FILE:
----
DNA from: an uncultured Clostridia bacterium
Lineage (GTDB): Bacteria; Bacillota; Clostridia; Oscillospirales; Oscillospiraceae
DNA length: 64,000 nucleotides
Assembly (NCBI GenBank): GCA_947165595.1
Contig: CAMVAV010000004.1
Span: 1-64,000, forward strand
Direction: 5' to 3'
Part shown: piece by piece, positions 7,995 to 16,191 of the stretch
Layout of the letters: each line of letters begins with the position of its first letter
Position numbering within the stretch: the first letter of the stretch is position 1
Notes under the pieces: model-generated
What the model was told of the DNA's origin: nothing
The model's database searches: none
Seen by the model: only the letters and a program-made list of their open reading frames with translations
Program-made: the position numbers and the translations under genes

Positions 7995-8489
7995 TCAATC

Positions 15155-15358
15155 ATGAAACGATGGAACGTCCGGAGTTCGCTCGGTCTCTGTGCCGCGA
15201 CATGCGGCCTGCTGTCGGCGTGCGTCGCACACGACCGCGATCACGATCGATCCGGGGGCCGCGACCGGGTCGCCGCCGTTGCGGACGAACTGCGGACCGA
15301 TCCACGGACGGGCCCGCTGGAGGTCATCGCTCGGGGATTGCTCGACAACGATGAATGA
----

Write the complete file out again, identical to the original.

DNA from: an uncultured Clostridia bacterium
Lineage (GTDB): Bacteria; Bacillota; Clostridia; Oscillospirales; Oscillospiraceae
DNA length: 64,000 nucleotides
Assembly (NCBI GenBank): GCA_947165595.1
Contig: CAMVAV010000004.1
Span: 1-64,000, forward strand
Direction: 5' to 3'
Part shown: piece by piece, positions 7,995 to 16,191 of the stretch
Layout of the letters: each line of letters begins with the position of its first letter
Position numbering within the stretch: the first letter of the stretch is position 1
Notes under the pieces: model-generated
What the model was told of the DNA's origin: nothing
The model's database searches: none
Seen by the model: only the letters and a program-made list of their open reading frames with translations
Program-made: the position numbers and the translations under genes

Positions 7995-8489
7995 TCAATC

Positions 15155-15358
15155 ATGAAACGATGGAACGTCCGGAGTTCGCTCGGTCTCTGTGCCGCGA
15201 CATGCGGCCTGCTGTCGGCGTGCGTCGCACACGACCGCGATCACGATCGATCCGGGGGCCGCGACCGGGTCGCCGCCGTTGCGGACGAACTGCGGACCGA
15301 TCCACGGACGGGCCCGCTGGAGGTCATCGCTCGGGGATTGCTCGACAACGATGAATGA